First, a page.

I think that Mr. Dietzel has learned a great deal about breaking contracts from his various job transfers during the last five years, but it would appear that he needs a little law-school training in what they mean.
EDWARD M. COHEN
Dietzel has said that when the challenge is gone, he loses interest. Well and good. Why not, then, sign only one-year contracts and simply leave when that time comes?
Good luck to South Carolina, but I'm betting they'll be shopping for another coach before half of that 10-year contract is completed.
Stevens Point, Wis.
Now that Paul Dietzel has spoken on "I Have Never Broken a Contract" (Sept. 19), I await the following: "I Never Kissed a Man" by Elizabeth Taylor; "I Never Pitched in the Majors" by Sandy Koufax; and "I Don't Want to Be President," by Bobby Kennedy.
JAMES R. ROOS
The article by Mark Mulvoy, They Are Almost Too Tired to Walk to the Bank (Sept. 26), is very interesting. Unfortunately you failed to red-check R. H. Sikes, who not only played in the 1966 Cleveland Open, but won it.
PAUL C. WARREN
?A printing error resulted in a few copies of the September 26 issue being run off without the red check that Dick Sikes richly deserved.—ED.
Re your October 3 SCORECARD item on football players whose names best fit them for an All-America team, I simply must put in a nomination for a big defensive left tackle at North Carolina. His name is Battle Wall. So help me.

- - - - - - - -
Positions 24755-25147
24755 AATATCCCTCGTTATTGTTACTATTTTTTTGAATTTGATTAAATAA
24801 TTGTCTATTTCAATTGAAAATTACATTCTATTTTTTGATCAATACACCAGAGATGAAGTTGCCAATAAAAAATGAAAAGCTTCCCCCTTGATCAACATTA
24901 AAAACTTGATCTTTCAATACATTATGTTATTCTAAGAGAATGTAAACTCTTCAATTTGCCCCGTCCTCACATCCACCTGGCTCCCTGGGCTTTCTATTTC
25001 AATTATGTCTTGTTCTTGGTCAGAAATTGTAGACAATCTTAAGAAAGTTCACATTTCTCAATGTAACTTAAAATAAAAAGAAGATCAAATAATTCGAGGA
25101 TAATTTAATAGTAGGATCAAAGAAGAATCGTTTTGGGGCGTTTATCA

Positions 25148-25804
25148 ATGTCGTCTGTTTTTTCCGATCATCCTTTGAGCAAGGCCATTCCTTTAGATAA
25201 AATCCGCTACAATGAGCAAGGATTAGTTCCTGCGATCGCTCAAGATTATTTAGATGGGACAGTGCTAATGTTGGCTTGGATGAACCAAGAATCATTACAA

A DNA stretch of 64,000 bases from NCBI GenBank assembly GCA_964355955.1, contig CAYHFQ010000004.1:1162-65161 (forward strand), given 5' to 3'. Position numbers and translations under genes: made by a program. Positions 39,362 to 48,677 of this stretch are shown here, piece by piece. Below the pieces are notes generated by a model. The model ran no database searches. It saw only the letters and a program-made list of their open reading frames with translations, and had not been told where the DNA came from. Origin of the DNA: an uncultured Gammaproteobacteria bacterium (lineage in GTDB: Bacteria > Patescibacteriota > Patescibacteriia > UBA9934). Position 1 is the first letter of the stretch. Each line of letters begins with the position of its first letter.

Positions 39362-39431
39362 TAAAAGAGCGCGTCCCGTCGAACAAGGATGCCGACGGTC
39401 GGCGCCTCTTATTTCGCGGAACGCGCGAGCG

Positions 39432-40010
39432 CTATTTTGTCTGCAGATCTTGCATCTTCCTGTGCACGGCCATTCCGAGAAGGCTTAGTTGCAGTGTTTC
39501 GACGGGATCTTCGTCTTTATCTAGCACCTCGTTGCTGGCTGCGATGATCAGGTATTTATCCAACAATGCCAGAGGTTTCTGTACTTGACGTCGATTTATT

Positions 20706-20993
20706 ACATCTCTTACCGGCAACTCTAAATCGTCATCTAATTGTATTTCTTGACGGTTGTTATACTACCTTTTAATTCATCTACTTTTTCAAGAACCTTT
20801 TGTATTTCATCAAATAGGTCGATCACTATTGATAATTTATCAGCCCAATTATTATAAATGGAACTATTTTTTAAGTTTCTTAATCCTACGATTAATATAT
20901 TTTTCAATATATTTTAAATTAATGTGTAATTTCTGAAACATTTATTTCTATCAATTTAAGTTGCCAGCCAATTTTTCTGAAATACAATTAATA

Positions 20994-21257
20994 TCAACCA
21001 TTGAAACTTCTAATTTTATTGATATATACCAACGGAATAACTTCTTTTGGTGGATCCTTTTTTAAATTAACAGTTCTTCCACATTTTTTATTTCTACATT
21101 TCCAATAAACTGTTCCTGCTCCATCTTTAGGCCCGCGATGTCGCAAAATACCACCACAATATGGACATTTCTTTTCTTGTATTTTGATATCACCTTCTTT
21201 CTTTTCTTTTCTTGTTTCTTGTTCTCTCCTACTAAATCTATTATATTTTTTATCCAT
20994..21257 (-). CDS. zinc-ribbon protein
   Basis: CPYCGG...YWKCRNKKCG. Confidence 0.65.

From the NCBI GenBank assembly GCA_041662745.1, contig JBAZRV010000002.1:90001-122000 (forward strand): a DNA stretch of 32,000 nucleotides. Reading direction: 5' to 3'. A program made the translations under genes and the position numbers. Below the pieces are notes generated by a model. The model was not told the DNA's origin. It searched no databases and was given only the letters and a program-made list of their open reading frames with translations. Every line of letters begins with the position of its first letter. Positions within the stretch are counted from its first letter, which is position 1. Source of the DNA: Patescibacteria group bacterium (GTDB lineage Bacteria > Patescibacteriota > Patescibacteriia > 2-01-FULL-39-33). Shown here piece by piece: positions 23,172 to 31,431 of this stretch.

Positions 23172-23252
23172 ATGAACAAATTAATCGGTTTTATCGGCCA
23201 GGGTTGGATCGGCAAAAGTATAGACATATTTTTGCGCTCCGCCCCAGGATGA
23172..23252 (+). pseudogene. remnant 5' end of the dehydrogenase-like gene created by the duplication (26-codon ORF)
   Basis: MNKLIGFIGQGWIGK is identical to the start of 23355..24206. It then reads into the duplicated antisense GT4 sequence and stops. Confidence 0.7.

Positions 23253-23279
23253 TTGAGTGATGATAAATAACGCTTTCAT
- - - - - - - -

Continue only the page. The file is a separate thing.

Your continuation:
DEBIT AND CREDIT
I think Mark Kram's article on Norbert Schemansky (Looking for a Lift, Sept. 12) is one of the most important pieces you have ever published. It is certainly a moving portrait of one of our greatest champions (unknown though he may be). I am proud that I knew of him before your article, having seen him once in an American competition on television for all too short a time and on the telecasts of two Olympics.
His complaints concerning AAU officialdom are well taken. To the competitor, the hordes of officials and supernumeraries are not only in the way but they often seem hostile to the very aims of the competitors. I have competed only in swimming and have never ceased to be amazed at the numbers of officials around with no visible function. I also followed with horror the NCAA-AAU quarrel, with its unpleasant scenes of athletes caught in the middle, either unable to compete or. like Mr. Schemansky, crushed almost to starvation for lack of a definition of the word amateur.
If simple altruism is not strong enough to remedy such a situation, perhaps a little enlightened self-interest will make it possible for us to exploit the resources of this great man. Basketball teams are sent around the world. Why should not Norbert Schemansky be similarly recognized—and rewarded?